Relationship Power and The Enterprise (part 2): Are We Empowered Yet?Oct 01, 2022
ARE WE EMPOWERED YET?
Today, there’s endless talk about empowerment and providing employees easy access to corporate resources. Yet few corporate people will tell you that they truly feel empowered. This appears to be the case even in some of the so-called “best” companies. The lack of empowerment is chiefly due to a widespread failure at all levels to recognize the hard implications of dramatic organizational changes that have shaped American business throughout the past ten years. There has also been a great failure on the part of most managers to recognize and embrace this call for empowerment; adding to their resistance is their failure to provide resources or training that would enhance empowerment.
No wonder Dilbert and The Office have become so popular, tapping so well the frustration and cynicism of the American worker. One Dilbert comic strip, for example, from a few years ago, says it all. Hanging on a cubicle wall, in the middle of a vast row of nondescript cubicles, Dilbert himself peers into the next cubicle and realizes the worker there is a new recruit. “What are ya in for?” asks Dilbert. The analogy to prison life in this one quick question captures the lack of empowerment felt by many in the workplace.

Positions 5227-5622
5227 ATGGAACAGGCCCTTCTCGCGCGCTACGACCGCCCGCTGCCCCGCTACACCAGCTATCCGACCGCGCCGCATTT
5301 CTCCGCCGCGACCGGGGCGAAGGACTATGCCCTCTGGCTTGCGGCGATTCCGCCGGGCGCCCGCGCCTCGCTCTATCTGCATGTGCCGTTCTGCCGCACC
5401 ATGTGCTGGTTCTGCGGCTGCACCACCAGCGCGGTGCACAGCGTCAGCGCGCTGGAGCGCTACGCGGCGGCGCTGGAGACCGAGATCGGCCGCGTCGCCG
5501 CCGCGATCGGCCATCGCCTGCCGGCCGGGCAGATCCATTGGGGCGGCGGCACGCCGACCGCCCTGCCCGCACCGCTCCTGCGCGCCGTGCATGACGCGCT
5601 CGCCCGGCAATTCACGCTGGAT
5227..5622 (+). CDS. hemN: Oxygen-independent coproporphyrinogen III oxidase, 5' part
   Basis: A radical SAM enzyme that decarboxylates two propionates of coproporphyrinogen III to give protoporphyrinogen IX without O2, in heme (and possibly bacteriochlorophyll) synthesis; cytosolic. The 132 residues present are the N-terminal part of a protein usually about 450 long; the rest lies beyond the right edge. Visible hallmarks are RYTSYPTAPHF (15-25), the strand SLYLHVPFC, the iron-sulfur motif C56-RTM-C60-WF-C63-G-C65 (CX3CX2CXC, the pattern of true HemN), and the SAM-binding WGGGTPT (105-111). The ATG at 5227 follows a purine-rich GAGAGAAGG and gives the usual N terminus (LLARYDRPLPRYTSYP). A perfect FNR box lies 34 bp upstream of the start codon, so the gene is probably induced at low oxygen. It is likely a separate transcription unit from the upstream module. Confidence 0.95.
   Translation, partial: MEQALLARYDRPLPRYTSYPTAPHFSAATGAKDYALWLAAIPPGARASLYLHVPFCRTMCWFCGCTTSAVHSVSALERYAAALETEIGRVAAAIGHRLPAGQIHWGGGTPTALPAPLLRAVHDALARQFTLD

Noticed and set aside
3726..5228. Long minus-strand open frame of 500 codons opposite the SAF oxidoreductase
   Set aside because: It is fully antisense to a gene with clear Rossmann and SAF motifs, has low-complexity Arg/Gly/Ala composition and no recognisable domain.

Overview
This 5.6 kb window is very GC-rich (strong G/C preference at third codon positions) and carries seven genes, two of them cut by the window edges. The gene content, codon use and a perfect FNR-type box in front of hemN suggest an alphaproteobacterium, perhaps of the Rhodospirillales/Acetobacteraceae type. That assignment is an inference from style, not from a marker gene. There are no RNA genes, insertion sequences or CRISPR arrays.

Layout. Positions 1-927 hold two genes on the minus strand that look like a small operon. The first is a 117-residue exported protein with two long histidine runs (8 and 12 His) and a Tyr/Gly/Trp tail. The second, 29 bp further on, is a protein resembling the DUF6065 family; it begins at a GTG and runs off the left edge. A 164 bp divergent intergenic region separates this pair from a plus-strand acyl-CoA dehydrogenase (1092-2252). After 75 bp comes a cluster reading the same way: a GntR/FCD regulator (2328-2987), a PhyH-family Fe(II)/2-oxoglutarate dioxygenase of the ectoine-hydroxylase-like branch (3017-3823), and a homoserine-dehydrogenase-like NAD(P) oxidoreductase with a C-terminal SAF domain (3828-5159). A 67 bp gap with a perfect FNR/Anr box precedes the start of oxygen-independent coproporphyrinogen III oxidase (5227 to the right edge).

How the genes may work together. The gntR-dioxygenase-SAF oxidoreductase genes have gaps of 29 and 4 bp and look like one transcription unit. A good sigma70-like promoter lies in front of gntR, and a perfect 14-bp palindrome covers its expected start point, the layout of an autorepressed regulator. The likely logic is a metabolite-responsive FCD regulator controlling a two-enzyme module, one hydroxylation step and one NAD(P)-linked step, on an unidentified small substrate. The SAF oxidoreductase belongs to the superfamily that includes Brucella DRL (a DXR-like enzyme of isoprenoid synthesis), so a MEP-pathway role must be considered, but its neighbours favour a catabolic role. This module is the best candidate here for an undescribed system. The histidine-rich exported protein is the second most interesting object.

As management work becomes more like professional-service work, where everyone is managing projects for “clients” internally (as well as externally), managers feel more and more that they are doing more than managing. They can mistakenly associate this daily dynamic with a feeling of non-empowerment. Personal leadership and managing-by-influence is now the prevailing idea, not managing through “title power,” or through authority derived from one’s job title or position in the pecking order. Apparently, this trend will continue, just as our Captain Kirk clearly draws his power less from his authority as commander and more from the loyalty he inspires in his crew. Ulysses, eons ago, had learned this age-old truth.
With business moving closer and closer to warp speed, informal relationships, more than ever, provide professional “glue” and stability. The use of constructive power and influence within these relationships most accurately determines our ability to attain hoped-for bottom-line results. To be really successful at managing- by-influence and at negotiating today’s organizations requires highly developed personal leadership, that is, an attitude of life-long learning plus a set of effective power skills.
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